It was the first online sportsbook in the state and currently the biggest in terms of revenue.

Land-based DraftKings Sportsbooks

There are currently two land-based DraftKings Sportsbooks in the US:

  • DraftKings Sportsbook at Resorts, in New Jersey
  • DraftKings Sportsbook at Scarlet Pearl Resort in Mississippi.

States that may have DraftKings Sportsbooks in the future

Potential for growth is capped in the short term, however. While FanDuel has racked up market-access partnerships throughout the country, DraftKings is still pretty lean on that front.

Here’s the list of states in which you might see the next DraftKings Sportsbook pop up, and it’s not a very long one:

New York

Apart from NJ, New York is the only other state in which DraftKings has a confirmed point of entry. It announced a partnership with Del Lago in July 2018 that covers both retail and online/mobile operations. If that materializes, Del Lago could end up christening the first on-property, DraftKings-branded sportsbook in the country.

That’s all well and good, except NY sports betting is not yet in place. Voters approved the activity for four commercial casinos in 2013, but regulators have lagged on implementation. What’s more: that existing law excludes online/mobile wagering, so a new one likely will be required before the DraftKings Sportsbook app launches in NY.

Recent rumblings create some cause for optimism on the retail side, but the timeline for NY sports betting is still very much up in the air.

Pennsylvania

Pennsylvania is a little closer to becoming an online sports betting state than its neighbor.

Full legalization came late last year, and regulators have just started to put the wheels into motion for launch. Temporary regulations are being tweaked, and the window is now open for applications. They cost $10 million apiece. The first sportsbooks have started to open.

DraftKings figures to be a candidate to partner with one of the PA casinos, but it would have limited ability to fully leverage its brand. State regulations permit each casino to deploy just a single online/mobile platform displaying its own logo. Each may only use one sports betting partner.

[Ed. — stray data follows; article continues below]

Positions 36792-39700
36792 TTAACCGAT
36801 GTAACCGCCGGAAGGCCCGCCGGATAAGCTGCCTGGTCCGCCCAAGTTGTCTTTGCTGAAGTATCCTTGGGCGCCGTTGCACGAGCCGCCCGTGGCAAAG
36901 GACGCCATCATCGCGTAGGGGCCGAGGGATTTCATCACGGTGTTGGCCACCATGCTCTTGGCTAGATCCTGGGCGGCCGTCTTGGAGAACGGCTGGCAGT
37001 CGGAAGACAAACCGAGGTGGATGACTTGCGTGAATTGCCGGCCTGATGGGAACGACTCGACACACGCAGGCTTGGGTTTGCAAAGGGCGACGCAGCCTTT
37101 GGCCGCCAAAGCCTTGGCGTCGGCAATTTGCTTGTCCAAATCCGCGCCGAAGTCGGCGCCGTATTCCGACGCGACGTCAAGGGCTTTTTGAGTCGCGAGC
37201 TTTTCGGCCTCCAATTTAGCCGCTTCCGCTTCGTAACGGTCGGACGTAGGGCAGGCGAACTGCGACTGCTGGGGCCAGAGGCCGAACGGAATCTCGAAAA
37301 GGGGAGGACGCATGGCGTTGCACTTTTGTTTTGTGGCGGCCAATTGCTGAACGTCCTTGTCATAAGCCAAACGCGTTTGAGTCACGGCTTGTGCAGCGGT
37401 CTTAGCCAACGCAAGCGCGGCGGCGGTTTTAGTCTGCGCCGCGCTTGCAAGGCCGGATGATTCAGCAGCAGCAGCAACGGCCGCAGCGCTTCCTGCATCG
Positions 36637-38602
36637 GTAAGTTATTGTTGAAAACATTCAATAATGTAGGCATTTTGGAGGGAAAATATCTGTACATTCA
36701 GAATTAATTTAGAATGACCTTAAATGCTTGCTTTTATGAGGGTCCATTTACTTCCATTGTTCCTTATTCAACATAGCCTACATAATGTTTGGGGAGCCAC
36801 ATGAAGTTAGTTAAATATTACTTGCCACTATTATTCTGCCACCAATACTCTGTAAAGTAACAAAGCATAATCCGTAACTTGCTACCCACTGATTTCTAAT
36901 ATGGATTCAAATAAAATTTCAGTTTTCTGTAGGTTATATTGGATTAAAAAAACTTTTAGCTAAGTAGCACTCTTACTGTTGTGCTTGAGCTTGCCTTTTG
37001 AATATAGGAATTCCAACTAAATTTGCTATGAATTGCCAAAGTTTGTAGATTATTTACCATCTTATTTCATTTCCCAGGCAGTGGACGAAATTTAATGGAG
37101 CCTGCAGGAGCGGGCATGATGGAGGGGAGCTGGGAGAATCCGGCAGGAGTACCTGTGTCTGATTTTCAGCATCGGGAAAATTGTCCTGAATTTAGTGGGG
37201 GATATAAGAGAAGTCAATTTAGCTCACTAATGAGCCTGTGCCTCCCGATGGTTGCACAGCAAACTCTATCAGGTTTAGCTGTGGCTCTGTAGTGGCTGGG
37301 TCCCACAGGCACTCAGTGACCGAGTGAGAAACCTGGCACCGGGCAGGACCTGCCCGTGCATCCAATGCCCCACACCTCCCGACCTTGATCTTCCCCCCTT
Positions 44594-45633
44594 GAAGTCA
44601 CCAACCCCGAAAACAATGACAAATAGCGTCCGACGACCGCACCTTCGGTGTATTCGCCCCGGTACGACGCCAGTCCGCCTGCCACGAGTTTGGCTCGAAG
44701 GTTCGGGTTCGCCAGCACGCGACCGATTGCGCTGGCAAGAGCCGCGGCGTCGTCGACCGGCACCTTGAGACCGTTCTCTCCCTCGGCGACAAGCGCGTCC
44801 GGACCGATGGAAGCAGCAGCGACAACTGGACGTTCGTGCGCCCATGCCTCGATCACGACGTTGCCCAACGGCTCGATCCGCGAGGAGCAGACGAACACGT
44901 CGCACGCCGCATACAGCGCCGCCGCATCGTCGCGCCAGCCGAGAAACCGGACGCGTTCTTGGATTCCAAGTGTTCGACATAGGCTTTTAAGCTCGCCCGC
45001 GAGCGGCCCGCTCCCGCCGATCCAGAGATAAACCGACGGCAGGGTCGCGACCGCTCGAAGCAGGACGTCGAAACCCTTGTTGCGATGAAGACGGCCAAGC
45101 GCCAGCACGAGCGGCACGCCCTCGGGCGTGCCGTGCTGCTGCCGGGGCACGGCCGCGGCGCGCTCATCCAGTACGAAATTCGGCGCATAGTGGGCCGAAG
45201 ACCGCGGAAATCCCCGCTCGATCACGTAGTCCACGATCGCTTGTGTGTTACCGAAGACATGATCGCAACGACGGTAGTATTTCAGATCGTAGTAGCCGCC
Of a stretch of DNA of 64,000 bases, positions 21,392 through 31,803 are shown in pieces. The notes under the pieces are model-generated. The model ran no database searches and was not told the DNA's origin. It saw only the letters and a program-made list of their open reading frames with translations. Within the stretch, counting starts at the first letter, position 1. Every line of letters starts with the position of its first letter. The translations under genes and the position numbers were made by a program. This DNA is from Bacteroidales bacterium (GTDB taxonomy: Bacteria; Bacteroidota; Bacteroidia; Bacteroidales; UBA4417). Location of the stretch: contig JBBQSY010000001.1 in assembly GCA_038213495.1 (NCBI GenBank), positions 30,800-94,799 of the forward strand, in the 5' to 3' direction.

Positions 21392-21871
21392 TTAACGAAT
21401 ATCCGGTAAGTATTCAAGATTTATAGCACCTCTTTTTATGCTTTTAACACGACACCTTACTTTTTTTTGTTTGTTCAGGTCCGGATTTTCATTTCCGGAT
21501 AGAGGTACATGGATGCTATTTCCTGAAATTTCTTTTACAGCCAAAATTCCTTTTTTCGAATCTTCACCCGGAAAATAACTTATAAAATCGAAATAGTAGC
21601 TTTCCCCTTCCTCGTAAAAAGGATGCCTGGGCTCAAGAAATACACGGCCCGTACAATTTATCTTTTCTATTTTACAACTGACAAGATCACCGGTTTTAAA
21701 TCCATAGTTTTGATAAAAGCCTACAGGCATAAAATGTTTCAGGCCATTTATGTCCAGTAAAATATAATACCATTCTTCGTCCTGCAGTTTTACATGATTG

About half of the 13 prospective licensees are off the board, it appears:

  • SugarHouse/Rivers: Owned by Rush Street, which has a partnership with Kambi. That’s DraftKings’ supplier, too, but there’s no indication it is part of the deal.
  • Parx: Recently announced that it will use GAN to power its operations.
  • Presque Isle/Lady Luck: Both will soon be operated by Churchill Downs, which has established a partnership with SBTech.
  • Harrah’s: Parent company Caesars has an NJ partnership with Scientific Games that figures to carry across the border.

It’s also impossible to pin down a timeline for the launch of online PA sports betting, but it’s coming sometime in 2019.

West Virginia

The launch of WV sports betting happened in 2018. The West Virginia Lottery has posted temporary regulations for public comment and issued the first interim permits over the last couple weeks. Several sportsbooks have already opened as of the fall of 2018.

Regulators in WV have crafted a framework that’s more hospitable to DraftKings and other mobile-first operators.

Each of the state’s five casinos is permitted to offer up to three online/mobile platforms, making room for as many as 15 individual brands in the marketplace. DraftKings doesn’t have a confirmed WV alliance, but it likely will pursue opportunities.

FanDuel has the opposite problem. It was ahead of the game, announcing a partnership with The Greenbrier way back in June. FanDuel Sportsbook is eventually going to offer both retail and online/mobile wagering, but it doesn’t have an app ready to go yet. DraftKings has the app, but it’s lacking the dance partner.

Nevada

This one could be interesting, since Nevada is one of the few states in which daily fantasy sports is explicitly prohibited as a skill game. DraftKings is a sports betting company now, though, an activity that is very much legal and thriving in the Silver State.

It has generally seemed unlikely that DraftKings would pursue Nevada sports betting, but nothing is a given anymore. The company recently announced plans to open an office in Las Vegas, which at least draws a raise of the eyebrow. DraftKings wouldn’t pay for a license to offer DFS as a “gambling” game, but might it do so in the world of widespread sports betting?

It’s also worth noting that CG Technologies is being pushed out of the Nevada market amid a string of gaming violations. Either it or the many sportsbooks it serves will need to find a replacement supplier, and a shiny new option has just become available courtesy of DraftKings.

File that last bit of evidence in the circumstantial folder.

Other candidates

Any state with legal sports betting should be considered a candidate for a DraftKings Sportsbook, really. In this post-PASPA world, company executives have made no secrets about their ambitions.

Rhode Island and Delaware have both legalized sports betting, too. Neither allows mobile betting, however, and neither even has provisions for additional partnerships. The industries in both are administered by state-chosen suppliers under the lottery’s direction.

It looks like the states broken down above represent the complete list of candidates for DraftKings Sportsbook in the short term, then. Despite its early lead, it’s even possible that it could still be stuck in only NJ and Mississippi when the calendar ticks over.

At least they have Barkley.